Why is it that people often assume that a manager’s job is a manager’s job is a manager’s job? The truth is that management jobs are very different from one company to another. Close your eyes and imagine going to work for Tiffany & Co. How are you interacting with people? What’s the office environment like? What are you wearing? Now close your eyes and imagine going to work for Jamba Juice. Ask yourself the same questions. Are the answers the same? What if the two organizations were Memorial Sloan-Kettering Cancer Center and Cirque du Soleil? Or the Department of Homeland Security and Victoria’s Secret?
Your success or failure will be measured in terms of your work within the context of your organization’s culture. An action that earned you a bonus at one company could get you fired from another, so the more familiar you are with your organization’s culture, the greater the odds that you’ll triumph. Here’s how to explore your organization’s culture:
• Look at the big picture. Define the core elements of your company’s culture:
• Success: Success may be measured only by revenue or profit, but it may also be measured by meeting goals, learning, maintaining certain standards, customer rankings, or other measures. How does your company define winning?
• Time: Is your organization focused on the next quarter or the next five years? If you fail next quarter but win over the long-term is that all right? How much time is given for an effort to succeed before the plug is pulled? What is the organization’s attention span?
• Mistakes: We all make mistakes. How are they handled? Are people who err punished or celebrated? Do people rally to fix a mistake or step back and point fingers? Does the company learn from its mistakes or make the same ones repeatedly?
• Decisions: Are decisions made at the top and work their way down, or is consensus important? Are decisions respected or second-guessed? Is rethinking a decision in light of new information encouraged or frowned upon? Are decisions explained or defended?
• Risk: How is risk tolerated? Is the organization prone to bet the farm (as Boeing did on the 747 and Disney did on Disneyland) or are bets hedged? If you climb out on a limb will people stand below with a net or a saw?
• Ethics: How important are ethics in making decisions? Does the company volunteer the truth or wait to be asked? Does the company’s public relations department deal with crises head-on (as Johnson and Johnson did after some doses of Tylenol were tampered with), or resort to denial and euphemisms (as did the Peanut Corporation of America after e-coli was discovered in peanut butter made at one of its manufacturing plants)? Does the company consider human rights or environmental issues when making business decisions?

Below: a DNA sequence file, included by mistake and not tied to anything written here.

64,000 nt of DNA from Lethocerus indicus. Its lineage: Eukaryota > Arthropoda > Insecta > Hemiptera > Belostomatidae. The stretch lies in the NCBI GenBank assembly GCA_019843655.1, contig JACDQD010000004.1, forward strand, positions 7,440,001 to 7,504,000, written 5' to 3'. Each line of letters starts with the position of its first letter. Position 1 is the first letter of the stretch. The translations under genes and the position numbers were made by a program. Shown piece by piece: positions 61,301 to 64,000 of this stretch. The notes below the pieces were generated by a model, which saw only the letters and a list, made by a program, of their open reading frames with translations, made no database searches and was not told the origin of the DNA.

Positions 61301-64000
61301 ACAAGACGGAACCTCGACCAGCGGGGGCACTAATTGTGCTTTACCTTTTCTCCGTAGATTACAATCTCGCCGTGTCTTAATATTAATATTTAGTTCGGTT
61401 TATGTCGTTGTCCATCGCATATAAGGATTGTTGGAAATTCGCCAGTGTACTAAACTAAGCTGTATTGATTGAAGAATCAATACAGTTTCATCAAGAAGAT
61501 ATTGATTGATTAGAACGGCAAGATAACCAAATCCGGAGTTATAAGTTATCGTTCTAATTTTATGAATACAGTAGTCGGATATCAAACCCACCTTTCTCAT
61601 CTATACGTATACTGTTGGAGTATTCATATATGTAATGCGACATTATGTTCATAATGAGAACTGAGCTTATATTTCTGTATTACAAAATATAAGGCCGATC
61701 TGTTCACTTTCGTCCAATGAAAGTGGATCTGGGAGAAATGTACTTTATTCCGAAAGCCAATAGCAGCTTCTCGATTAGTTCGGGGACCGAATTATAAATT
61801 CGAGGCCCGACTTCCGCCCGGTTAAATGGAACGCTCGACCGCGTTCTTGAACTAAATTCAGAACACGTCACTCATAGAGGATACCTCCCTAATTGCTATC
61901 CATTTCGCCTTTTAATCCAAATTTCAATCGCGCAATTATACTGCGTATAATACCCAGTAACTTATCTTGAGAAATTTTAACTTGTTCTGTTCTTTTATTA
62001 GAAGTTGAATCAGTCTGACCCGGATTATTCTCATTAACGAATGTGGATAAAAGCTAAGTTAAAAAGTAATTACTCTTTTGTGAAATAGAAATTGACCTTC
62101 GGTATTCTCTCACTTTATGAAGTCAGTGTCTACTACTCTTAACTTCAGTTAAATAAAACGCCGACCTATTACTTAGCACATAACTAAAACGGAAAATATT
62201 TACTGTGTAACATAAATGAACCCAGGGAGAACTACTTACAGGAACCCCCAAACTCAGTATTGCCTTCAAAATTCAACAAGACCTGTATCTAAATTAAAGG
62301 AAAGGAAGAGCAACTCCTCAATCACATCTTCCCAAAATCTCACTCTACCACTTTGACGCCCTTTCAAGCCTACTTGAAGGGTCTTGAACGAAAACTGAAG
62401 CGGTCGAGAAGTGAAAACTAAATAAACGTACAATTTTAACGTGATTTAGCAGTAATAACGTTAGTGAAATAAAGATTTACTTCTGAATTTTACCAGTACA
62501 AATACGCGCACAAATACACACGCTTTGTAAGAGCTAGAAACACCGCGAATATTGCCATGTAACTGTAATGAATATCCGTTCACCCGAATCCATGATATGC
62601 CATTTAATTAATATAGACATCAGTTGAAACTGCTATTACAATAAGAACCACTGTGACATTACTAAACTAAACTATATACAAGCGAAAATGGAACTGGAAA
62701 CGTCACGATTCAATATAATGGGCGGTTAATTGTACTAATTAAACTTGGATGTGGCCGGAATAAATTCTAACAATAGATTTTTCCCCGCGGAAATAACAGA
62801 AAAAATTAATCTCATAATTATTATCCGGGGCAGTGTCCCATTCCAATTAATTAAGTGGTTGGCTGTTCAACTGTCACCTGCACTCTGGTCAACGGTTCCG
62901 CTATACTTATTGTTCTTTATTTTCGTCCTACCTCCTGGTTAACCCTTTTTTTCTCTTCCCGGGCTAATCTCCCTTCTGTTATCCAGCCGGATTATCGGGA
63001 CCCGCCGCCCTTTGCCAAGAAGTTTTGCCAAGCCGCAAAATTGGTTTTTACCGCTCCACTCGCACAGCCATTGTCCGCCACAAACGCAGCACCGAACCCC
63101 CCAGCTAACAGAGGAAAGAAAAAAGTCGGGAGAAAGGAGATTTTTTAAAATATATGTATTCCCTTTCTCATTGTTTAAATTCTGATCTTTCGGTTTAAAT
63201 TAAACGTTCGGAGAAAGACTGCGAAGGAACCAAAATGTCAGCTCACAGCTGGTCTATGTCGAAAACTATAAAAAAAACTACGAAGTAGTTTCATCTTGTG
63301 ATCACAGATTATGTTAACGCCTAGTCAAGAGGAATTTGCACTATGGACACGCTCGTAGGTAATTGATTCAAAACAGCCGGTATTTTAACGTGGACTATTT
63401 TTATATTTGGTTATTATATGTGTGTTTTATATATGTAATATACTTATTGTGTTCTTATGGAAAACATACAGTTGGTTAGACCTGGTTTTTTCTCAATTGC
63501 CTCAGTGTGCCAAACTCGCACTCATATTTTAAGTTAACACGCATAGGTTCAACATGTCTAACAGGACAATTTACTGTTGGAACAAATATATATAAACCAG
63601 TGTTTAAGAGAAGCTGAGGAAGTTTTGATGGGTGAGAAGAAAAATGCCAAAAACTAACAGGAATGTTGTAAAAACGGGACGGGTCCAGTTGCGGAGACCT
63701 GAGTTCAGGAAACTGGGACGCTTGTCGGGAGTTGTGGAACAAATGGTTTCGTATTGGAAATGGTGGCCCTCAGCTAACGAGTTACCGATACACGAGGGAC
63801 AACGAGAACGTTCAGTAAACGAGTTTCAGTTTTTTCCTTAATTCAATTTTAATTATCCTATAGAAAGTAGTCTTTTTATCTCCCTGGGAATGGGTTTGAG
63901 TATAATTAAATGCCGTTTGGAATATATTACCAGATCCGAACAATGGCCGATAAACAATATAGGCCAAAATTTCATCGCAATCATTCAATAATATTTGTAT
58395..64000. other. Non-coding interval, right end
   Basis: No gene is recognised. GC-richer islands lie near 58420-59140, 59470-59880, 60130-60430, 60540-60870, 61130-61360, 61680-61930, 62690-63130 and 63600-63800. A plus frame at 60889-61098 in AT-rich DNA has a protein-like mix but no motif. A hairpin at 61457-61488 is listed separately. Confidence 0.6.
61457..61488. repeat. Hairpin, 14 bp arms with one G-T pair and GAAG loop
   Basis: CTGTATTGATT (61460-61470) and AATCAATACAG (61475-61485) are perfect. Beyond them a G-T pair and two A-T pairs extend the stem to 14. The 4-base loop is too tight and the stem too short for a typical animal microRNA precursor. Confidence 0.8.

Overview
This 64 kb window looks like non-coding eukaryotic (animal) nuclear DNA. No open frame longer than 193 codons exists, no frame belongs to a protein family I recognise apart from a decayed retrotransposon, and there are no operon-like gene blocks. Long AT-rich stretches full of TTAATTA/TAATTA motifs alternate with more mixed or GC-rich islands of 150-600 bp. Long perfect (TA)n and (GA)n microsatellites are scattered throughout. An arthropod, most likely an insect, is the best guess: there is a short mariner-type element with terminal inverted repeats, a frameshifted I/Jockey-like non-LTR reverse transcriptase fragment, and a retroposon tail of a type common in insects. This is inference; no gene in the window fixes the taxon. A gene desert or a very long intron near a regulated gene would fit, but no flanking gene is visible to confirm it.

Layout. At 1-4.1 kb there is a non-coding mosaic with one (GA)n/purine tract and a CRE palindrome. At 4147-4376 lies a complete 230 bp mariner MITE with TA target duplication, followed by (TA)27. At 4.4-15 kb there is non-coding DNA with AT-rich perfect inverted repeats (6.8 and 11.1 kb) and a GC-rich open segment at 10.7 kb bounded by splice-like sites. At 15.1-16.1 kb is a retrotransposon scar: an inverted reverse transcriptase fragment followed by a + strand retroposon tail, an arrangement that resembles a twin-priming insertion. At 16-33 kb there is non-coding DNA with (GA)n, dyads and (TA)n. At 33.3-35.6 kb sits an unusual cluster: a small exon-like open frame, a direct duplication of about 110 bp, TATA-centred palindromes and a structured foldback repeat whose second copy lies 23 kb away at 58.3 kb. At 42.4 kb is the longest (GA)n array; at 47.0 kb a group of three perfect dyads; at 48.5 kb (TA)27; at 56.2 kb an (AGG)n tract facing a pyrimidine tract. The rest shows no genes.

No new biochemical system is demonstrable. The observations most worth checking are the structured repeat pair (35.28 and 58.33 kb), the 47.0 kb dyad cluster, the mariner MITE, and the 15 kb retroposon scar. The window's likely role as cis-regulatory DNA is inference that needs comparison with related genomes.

• Trust: Do employees trust each other or are you advised to watch your back? Do people trust what they hear from management?
• Formality: Do employees interact with top management directly? Do meetings follow Robert’s Rule of Order or are they free flowing? Do you have casual dress or is everyone in a blue suit? Does every office space look unique, or does the place look like a spread in Office Beautiful?
• Employees: Does the company really believe that employees are its greatest asset or are they seen as an expense? Do managers fight for employees or against them? Does management treat employees with respect until they do something to lose that respect, or does management disrespect employees until they “earn” respect?
There are no right or wrong cultures, but every culture has right and wrong ways of doing things.
• Listen. If you’ve worked for your company for any time, you probably can answer the previous questions easily and cite examples to make your case. If you’re new, you can learn over time and possibly make job-ending mistakes along the way, or you can ask questions—lots of questions.
Pose the questions as a request for advice (“This project I’m working on could go like gang-busters or really tank. What do you think?”) as opposed to a challenge (“Why doesn’t anyone around here seem to care about employees?”). Listen without judging and take in the information. Is the feedback that you’re hearing consistent, or does everyone seem to have a different take?
• Observe. Pay attention to how things are done. Does everyone seem to be using the same playbook, or are they running into each other in a frantic attempt to control the ball? Are words and actions consistent, or do people say one thing and do another? Pay particular attention to how people behave under stress. Let’s say you’ve been told that employees are the company’s greatest asset. When numbers are down, do you spend time at a meeting talking about how to downsize or does the idea never come up?
• Create a matrix for yourself. Most cultures are not clearly articulated. To make it easy for you to see the culture you’re working in, spend 10 or 15 minutes creating a grid for yourself. In one column, list the areas we discussed above. Then, add the following in columns beside each area:
• Use a few words to describe the prevailing culture (“encourages taking risks”).
• List examples.
• Note people in the company who are known to have these qualities and are admired for them.
When you’re done, you should have a good idea of your environment, and a handy cheat sheet to review when you make decisions. (You’ll have people to go to for advice and a precedent you can follow.)
• Embrace the culture or leave. Once you’ve identified the culture, live by it or get out. Any culture is bigger than you are, and you won’t be able to change it. Remember, you can’t teach a pig to sing; it will frustrate you and annoy the pig.
A proviso: If the culture isn’t clear (it has no consensus) or it’s schizophrenic (the culture values learning but discourages taking risks), it’s hard to win. The best companies have strong cultures that give you clear parameters for making decisions.